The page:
WASHINGTON / DAMASCUS: U.S. Secretary of State John Kerry said Tuesday his government was “absolutely certain” the overwhelming majority of chemical attacks in Syria had been carried out by the regime, and was currently compiling evidence to back the claims.
Kerry said he was confident the government of Syrian President Bashar Assad was responsible for a “vast preponderance” of chemical attacks and that “everyone’s patience is wearing thin.”
He told reporters that he had spoken with Russian Foreign Minister Sergey Lavrov and said the United States was “engaged in a number of efforts, diplomatically and otherwise” on the matter.
During an unscheduled appearance during the State Department daily briefing, Kerry said the government was compiling evidence to support his claims. “I am absolutely certain, we are certain that the preponderance of those attacks have been carried out by the regime,” Kerry said, speaking via video from Boston. He added that some opposition groups might have had access to chemical materials and used them during the war, but stressed the alleged use of them by government forces.
“It has been significantly documented; it’s dropped from airplane. The opposition isn’t flying airplanes or helicopters,” he said.
In Damascus, Assad and U.N. peace envoy Staffan de Mistura agreed to continue talks to find a political solution to the ongoing conflict, Syria’s state news agency reported. At the end of their meeting, Assad and de Mistura “agreed ... to find a successful political solution in Syria and to return security and stability throughout Syria,” SANA said.
The agency said de Mistura briefed Assad “on the results of his consultations in Geneva with Syrians who represent various sides of Syrian society.”
On May 5, de Mistura launched a fresh round of consultative talks in Geneva with regional and local stakeholders in Syria’s conflict, including Iran, in a bid to kickstart political negotiations on the crisis.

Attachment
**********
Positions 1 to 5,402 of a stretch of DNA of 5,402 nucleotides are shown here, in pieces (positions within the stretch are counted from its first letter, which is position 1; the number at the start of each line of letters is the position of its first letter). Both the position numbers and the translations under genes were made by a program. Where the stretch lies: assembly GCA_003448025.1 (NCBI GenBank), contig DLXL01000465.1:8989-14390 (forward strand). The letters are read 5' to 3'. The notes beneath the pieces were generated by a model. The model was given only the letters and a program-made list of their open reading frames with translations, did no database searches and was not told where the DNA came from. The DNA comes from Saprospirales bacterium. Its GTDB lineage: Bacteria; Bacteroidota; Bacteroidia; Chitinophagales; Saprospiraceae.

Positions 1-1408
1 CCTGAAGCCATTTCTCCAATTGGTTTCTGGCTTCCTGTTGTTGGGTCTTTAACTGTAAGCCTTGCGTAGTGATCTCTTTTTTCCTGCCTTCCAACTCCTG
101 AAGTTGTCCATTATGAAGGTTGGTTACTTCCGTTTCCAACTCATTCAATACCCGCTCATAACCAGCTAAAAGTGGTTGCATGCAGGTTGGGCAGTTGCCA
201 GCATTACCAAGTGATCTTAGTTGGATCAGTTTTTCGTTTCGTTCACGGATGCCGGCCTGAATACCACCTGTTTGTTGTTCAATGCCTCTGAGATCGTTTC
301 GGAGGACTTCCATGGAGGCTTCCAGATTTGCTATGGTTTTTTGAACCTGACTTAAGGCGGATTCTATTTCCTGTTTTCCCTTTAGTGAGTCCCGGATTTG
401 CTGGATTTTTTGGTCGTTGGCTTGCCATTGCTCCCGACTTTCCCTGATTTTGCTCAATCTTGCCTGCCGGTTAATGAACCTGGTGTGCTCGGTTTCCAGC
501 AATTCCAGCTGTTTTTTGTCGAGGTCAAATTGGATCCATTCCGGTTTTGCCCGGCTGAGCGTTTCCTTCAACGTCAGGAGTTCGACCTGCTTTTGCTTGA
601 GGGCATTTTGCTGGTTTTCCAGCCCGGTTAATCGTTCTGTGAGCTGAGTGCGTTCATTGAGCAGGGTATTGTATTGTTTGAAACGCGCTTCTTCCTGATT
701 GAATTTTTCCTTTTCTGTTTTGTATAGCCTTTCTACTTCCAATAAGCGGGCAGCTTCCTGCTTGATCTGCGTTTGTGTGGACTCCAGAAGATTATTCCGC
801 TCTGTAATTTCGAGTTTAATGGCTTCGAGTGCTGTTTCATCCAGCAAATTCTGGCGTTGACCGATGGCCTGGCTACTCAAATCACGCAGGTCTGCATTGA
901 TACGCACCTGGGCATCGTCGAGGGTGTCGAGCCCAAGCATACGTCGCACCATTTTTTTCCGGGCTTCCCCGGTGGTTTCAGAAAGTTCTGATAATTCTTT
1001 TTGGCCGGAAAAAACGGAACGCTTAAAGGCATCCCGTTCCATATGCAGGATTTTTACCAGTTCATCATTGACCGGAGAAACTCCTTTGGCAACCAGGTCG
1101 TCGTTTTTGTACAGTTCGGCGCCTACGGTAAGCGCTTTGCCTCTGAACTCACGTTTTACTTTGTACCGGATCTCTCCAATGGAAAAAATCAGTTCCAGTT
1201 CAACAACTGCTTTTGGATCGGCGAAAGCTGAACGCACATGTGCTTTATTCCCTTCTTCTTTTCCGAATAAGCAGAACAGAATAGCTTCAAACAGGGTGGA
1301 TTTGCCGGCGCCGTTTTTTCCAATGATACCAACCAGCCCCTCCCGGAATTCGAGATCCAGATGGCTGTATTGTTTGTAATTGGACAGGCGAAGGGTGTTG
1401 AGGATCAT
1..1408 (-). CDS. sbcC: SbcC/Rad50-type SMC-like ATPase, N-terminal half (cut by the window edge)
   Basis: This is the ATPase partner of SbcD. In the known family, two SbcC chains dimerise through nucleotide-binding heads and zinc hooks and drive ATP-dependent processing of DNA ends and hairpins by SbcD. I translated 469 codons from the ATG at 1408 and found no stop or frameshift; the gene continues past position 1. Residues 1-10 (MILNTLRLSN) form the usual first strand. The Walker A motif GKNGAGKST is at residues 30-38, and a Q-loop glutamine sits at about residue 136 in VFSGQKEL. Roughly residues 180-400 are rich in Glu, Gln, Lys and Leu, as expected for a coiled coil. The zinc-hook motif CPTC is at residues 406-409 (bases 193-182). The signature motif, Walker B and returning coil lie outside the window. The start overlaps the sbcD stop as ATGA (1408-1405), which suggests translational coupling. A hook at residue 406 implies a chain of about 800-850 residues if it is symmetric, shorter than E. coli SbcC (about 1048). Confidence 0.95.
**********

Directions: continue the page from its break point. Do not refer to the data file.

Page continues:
Participants have included government officials and members of the opposition-in-exile National Coalition, as well as representatives from regional countries, policy experts and civil society groups.
The talks will continue throughout July, after which de Mistura will present an assessment to U.N. Secretary-General Ban Ki-Moon.
Assad and de Mistura also discussed the deaths of dozens of civilians on Monday in rebel rocket fire on government-controlled parts of Aleppo city, SANA said, referring to the deaths as a “massacre by terrorists.”
Monday’s toll was one of the highest for the regime-held part of the city since the Syria conflict began in 2011.
Assad warned that the world’s “silence about the crimes committed by terrorists will encourage them to continue their terrorism.”
“The whole world must wake up to the danger that this terrorism poses to security and stability, and it must take a clear and firm position against those who fund and arm and facilitate movement for terrorists,” SANA cited Assad as saying.
In a statement, de Mistura strongly condemned the deaths, but said they should not “justify in any case a retaliation on populated areas through barrel bombs by the Syrian government.” The use of barrel bombs has been criticized by human rights groups because of the indiscriminate death toll they cause among civilians when dropped on residential areas.
At least 16 people, among them 13 children, were killed in Syrian government airstrikes on a town in southern Deraa, according to the Syrian Observatory for Human Rights. Anti-regime activists and the Observatory said the strikes hit a center for study of the Quran in the town of Eastern Ghariyah.
One activist group in Deraa gave a figure of 21 as the death toll.
The Britain-based monitor accused the government of a “massacre,” saying a woman was also among those killed in the strikes.
It said the death toll was expected to rise further because a number of those wounded were in serious condition.
Eastern Ghariyah lies near the eastern edge of Deraa province, not far from the 52nd Brigade base that a rebel alliance seized from the regime a week ago.
The Southern Front alliance seized the base in a surprise attack, before pushing across the provincial border into Swaida and briefly overrunning the Thaaleh air base.
Regime forces expelled the rebels from Thaaleh Friday and a rebel leader Monday said the rebels had abandoned their campaign to seize the facility.
More than 230,000 people have been killed in Syria’s conflict, which began with anti-government demonstrations in March 2011 and descended into a civil war after a regime crackdown.
Rights groups have regularly criticized Syria’s government for indiscriminate fire on civilian areas. Rebel forces have also been accused of targeting civilian areas in parts of the country.